Free Speech And Religious Freedom

Free Speech and Religious Freedom

Kevin Simington

Political correctness is destroying free speech in western society. In an article in the October 5th edition of “The Australian”, leading university chancellors spoke out against the censoring of free speech in their universities. University of Western Sydney chancellor, Peter Shergold, stated that universities should be places where people are challenged by a diversity of ideas and opinions, and where diverse and disparate concepts can be discussed safely, in an atmosphere of respect. Instead, he laments that political correctness has overtaken tertiary learning institutions and “universities are increasingly becoming closed intellectual shops, prone to groupthink and the censoring of diverse ideas”. Similarly, in the same newspaper article,  Australian National University chancellor, Gareth Evans, slammed “the emerging phenomenon of staff and students seeking to shut down debate under the premise that people should not be exposed to ideas with which they disagree.

Addressing the annual University Chancellors Council in Adelaide last month,  Gareth Evans stated, “We are seeing a cry for “no-platforming” [people not allowed to put forward an alternate point of view], and we are increasingly seeing students shouting down visiting speakers who propose a different point of view.” Evans described how universities have now been declared to be “safe spaces, where students can be completely insulated from anything that may assault their senses of what is moral and appropriate.”

This culture of closed-minded censorship has resulted in several violent protests against visiting university speakers in recent months, simply because they espoused alternative viewpoints on moral and ethical issues. The violent protests against psychologist Bettina Arndt’s guest lectures at the University of Sydney recently is one of many examples. Ms Arndt’s lectures were howled down amidst a storm of protest because she dared to espouse a more conservative moral viewpoint.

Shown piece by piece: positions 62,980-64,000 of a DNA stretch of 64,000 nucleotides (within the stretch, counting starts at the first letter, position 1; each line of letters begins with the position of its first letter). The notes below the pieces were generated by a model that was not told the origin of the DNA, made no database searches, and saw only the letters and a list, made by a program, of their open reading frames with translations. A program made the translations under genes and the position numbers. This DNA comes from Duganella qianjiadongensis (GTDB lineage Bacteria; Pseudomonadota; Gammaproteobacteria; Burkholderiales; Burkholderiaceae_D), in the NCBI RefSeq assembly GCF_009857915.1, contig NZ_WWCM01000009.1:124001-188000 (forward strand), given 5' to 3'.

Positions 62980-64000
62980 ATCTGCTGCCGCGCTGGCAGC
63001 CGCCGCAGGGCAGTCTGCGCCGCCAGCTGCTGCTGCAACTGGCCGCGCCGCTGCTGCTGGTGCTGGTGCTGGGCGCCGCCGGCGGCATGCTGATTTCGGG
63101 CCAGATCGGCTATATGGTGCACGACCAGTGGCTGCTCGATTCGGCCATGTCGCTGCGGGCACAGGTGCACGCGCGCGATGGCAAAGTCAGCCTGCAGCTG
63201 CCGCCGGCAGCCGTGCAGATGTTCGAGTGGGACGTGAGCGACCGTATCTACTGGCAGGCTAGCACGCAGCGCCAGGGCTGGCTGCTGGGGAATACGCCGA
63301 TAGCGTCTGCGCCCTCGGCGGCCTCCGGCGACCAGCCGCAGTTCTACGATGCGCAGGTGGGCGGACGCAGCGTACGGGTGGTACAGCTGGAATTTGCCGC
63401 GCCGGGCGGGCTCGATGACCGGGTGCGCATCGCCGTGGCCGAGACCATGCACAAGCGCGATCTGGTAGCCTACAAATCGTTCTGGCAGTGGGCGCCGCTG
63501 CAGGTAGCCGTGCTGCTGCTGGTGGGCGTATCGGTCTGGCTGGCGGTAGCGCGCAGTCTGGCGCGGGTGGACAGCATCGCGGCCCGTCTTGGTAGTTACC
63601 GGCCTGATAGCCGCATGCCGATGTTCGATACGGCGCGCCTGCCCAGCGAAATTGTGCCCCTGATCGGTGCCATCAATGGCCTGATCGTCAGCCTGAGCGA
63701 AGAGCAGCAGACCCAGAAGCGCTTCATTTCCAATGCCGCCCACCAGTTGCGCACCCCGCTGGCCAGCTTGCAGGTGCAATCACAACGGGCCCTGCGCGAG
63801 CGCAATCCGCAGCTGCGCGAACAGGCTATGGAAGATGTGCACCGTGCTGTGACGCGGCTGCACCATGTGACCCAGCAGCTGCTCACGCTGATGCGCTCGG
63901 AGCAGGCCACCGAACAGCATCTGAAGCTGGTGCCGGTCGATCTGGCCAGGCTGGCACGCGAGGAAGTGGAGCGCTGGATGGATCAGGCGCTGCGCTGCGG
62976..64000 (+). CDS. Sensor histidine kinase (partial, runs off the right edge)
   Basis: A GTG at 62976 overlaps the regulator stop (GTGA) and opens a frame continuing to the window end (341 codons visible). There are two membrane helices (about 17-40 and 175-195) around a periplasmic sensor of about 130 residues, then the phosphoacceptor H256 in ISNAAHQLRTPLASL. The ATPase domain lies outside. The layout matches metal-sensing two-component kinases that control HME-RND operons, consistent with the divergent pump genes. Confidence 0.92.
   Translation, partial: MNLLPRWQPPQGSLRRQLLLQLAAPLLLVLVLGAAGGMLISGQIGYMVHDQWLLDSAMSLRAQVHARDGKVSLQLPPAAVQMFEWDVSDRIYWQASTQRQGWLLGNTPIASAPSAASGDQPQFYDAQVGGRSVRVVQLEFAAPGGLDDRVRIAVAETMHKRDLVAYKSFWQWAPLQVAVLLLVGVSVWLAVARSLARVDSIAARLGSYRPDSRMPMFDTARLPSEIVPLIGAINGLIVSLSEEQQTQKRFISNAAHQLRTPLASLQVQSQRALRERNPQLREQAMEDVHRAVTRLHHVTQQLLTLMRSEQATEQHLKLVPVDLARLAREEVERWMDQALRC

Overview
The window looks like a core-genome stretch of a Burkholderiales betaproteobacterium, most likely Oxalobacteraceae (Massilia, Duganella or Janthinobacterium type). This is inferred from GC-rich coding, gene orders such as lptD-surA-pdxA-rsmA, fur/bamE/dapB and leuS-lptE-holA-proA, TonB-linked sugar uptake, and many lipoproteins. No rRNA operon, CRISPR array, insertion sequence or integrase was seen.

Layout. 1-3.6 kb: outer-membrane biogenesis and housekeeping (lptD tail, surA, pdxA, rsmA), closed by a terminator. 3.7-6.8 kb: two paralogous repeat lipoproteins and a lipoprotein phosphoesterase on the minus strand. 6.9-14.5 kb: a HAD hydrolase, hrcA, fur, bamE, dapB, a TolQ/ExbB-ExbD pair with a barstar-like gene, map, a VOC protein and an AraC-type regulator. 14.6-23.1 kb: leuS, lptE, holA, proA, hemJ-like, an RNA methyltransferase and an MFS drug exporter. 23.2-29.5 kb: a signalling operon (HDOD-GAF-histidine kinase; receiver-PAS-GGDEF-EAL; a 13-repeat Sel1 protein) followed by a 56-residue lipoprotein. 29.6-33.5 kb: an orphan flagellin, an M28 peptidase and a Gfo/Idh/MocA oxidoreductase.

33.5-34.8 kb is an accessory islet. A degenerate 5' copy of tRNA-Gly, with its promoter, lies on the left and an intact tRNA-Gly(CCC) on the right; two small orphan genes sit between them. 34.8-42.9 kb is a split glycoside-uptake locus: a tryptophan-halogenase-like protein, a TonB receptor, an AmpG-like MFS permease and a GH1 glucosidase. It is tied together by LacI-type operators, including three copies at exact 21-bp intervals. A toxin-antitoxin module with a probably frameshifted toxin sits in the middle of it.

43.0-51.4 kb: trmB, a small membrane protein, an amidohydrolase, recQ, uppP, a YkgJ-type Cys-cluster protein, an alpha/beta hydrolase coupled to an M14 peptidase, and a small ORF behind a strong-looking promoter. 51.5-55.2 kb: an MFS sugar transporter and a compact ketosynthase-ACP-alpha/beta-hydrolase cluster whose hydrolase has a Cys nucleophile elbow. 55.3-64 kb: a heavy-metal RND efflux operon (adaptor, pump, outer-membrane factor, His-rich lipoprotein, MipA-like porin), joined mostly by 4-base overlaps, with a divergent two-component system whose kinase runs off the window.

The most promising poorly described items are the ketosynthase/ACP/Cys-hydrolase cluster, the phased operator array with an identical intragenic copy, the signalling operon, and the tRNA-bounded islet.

This kind of disparaging censorship and narrow-minded groupthink in our universities is indicative of the trend sweeping through western society as a whole. The rise of political correctness has exerted a monolithic and, at times, aggressive censorial dampener upon free speech and the expression of alternate viewpoints. Last year’s same-sex marriage debate was a case in point. In the lead up to the vote, a “It’s OK To Vote No” stall on the grounds of Sydney University, set up by a groups of peaceful Catholic students who gave out pamphlets and offered free kebabs to passers-by, was destroyed by an angry mob of protesters who pushed and kicked the Catholic students, spitting on them and screaming abuse at them.

Free speech and respectful dialogue between disparate viewpoints are the key things that set us apart from fascist regimes, where only one viewpoint is tolerated and where all dissenting views are violently oppressed. Yet the Australia of the 21st century is becoming intellectually and philosophically narrow-minded and, at times, violently and aggressively censorial. As an evangelical Christian, I don’t expect all Australians to agree with my beliefs and values, but I believe I have the right to hold those beliefs and values, and even to discuss them respectfully, without fear of hostile, narrow-minded reprisal and censorship.

Comments

  1. Rob McKeown

    Sadly the most violently opposed speech freedom is about religious beliefs, in particular Christian beliefs..

  2. David Bentley

    Greg Sheridan in his recent book “God is Good for You” talks about “our ethical instincts – liberalism, human rights, even secular and democratic government – (coming) about through hundreds of years of predominantly Christian thinking, refinement, and social practice” and about our society now “living off its accumulated moral capital.” I suspect that the serous loss of this moral capital in recent years is at the root of the loss of civil dialogue, respectful disagreement, and acceptance of differing views that you describe.

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